A 19th-century samurai tries to protect a battered wife.
Release Year: 2002
Rating: 8.1/10 (11,179 voted)
Critic's Score: 82/100
Stars: Hiroyuki Sanada, Rie Miyazawa, Nenji Kobayashi
Seibei Iguchi, a low-ranking samurai, leads a life without glory as a bureaucrat in the mid-XIX century Japan. A widower, he has charge of two daughters (whom he adores) and a senile mother; he must therefore work in the fields and accept piecework to make ends meet. New prospects seem to open up when Tomoe, his long-time love, divorces a brutal husband. However, even as the Japanese feudal system is unraveling, Seibei remains bound by the code of honour of the samurai and by his own sense of social precedences. The consequences are cruel.
Writers: Shûhei Fujisawa, Yôji Yamada
Release Date: 2 November 2002
Filming Locations: Japan
Box Office Details
Father, If I learn to do needlework someday I can make kimonos. But what good will book learning ever do me?
Well, it probably won't ever be as useful as needlework. But you know, book learning gives you the power to think. However the world might change, if you have the power to think you'll always survive somehow. That's true for boys and for girls. All right?
Great Impressionist Film-making
I saw this film last night with my nephew, and chose it simply because
the title was interesting and it was playing at the local art house, so
I gave it a shot. As I am a bit disillusioned by the Oscars these days
I don't pay much attention to them, I was unaware that this film was a
huge success in Japan and received a Best Foreign Film nomination. What
I received in return for my curiosity was one of the best foreign films
that I have seen in a long, long time.
The crux of the film is the relationship between personal honor and
social honor. Iguchi is indeed a most honorable man. He truly loves his
children and his senile mother, and sacrifices his dignity and station
to care for them. He works from dawn to dusk, attending his duties with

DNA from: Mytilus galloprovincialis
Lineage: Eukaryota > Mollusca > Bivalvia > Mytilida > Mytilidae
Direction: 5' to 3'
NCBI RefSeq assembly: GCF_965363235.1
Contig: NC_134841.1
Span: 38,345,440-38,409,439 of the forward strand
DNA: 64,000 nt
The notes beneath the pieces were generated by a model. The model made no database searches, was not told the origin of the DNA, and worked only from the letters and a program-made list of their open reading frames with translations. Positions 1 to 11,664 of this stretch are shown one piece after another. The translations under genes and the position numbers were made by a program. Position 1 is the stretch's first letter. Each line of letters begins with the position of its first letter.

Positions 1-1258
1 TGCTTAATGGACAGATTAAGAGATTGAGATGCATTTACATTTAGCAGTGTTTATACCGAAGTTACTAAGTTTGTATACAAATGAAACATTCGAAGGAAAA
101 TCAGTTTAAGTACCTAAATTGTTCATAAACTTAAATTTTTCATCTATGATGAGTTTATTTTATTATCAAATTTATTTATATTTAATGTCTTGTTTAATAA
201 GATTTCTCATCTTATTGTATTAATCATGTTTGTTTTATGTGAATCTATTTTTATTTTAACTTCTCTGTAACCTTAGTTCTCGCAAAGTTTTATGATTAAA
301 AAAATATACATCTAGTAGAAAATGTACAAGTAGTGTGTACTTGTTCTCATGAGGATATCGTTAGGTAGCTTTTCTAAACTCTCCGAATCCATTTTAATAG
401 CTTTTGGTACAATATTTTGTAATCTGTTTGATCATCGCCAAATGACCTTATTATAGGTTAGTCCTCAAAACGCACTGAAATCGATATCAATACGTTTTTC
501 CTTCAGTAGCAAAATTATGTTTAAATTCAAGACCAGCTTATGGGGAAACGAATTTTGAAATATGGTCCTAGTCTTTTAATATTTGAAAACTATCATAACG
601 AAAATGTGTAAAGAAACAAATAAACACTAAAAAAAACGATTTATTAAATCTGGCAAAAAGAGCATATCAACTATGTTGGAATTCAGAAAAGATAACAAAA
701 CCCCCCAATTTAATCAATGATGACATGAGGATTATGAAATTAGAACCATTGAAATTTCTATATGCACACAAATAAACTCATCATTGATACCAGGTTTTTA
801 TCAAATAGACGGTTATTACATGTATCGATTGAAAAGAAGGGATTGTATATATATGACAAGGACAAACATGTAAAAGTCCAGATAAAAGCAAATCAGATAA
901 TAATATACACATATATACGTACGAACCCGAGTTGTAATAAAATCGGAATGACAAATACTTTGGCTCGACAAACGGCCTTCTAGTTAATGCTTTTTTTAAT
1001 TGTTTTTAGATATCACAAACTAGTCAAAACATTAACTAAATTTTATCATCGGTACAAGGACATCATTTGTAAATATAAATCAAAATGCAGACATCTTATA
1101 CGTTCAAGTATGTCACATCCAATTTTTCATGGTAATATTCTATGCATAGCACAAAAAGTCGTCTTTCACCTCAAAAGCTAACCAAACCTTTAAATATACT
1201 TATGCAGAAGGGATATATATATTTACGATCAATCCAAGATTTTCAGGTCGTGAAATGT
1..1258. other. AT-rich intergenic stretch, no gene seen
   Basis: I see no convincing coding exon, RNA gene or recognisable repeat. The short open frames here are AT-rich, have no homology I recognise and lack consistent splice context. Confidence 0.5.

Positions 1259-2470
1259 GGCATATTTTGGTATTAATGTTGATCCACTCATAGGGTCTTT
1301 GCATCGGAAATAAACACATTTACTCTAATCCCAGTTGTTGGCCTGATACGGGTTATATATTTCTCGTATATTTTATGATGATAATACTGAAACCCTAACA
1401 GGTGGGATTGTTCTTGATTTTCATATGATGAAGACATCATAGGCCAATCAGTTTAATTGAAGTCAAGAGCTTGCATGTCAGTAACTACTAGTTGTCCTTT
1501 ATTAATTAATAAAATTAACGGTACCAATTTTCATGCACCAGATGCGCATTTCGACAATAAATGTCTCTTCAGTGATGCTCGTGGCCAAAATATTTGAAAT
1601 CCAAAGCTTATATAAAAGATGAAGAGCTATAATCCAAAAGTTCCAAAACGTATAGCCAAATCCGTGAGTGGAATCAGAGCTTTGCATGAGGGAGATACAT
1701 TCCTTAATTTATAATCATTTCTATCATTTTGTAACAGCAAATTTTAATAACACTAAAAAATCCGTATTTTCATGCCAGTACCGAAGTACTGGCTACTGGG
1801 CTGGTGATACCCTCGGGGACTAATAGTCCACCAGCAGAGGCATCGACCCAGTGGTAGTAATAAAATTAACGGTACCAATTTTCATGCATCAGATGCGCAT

the court by day and working on his farm by night, somehow finding time
to also sell handmade insect/bird cages just to help his family get by.
He does all this even though it soon becomes apparent that he has no
equal as a swordsman, and in that right alone deserves the respect of
those who deride him. We come to understand that selfless sacrifice is
the single greatest act of honor, especially when one can still
consider himself a blessed man. However, the personal honor that Iguchi
wields even more skillfully than his sword becomes at odds with the
social honor that his status as a samurai calls for. This conundrum is
the heart of almost every scene in the film, and reaches its peak as
the story moves toward its climax. Though Iguchi tells his best friend
that he would gladly surrender his status as a samurai to become a
simple farmer, he finds himself unable to resist his call to duty under
the code of the samurai. He knows that to be honorable in his duty as a
samurai, he must compromise his honor as a man. How can he kill a man
to fulfill the unjust motives of his clan, especially when the man he
is fighting is so much like himself?
The direction of the film is beautifully impressionist. Yamada crafts
pictures of everyday life which gives us an inherent understanding of
the life of Iguchi. In one scene, he sits dejectedly on his doorstep
after coming home in the rain, lamenting the holes in his socks while
his squire stands outside in the downpour. In another, he quietly
applies his perfectionism to the construction of his cages in his dark
and dirty living room while his family sleeps. In yet another, he
shares a meal with his family as they laugh and enjoy each other's
company. Yamada's eye for imagery, in combination with his patient and
subtle storytelling, are reminiscent of great impressionist directors
such as Ozu, Tarkovsky, and Malick. There are many other memorable
images in this film, many of which depict the duality of nature. In one
scene we see soldiers learning to fire rifles under the spring buds of
a lotus tree. In another we see men fishing along a sapphire blue
river, with golden fields behind them and a stunning, snow-capped Mount
Fuji on the horizon– and the bodies of starved peasant children
floating down the river.
This is a great film. See it.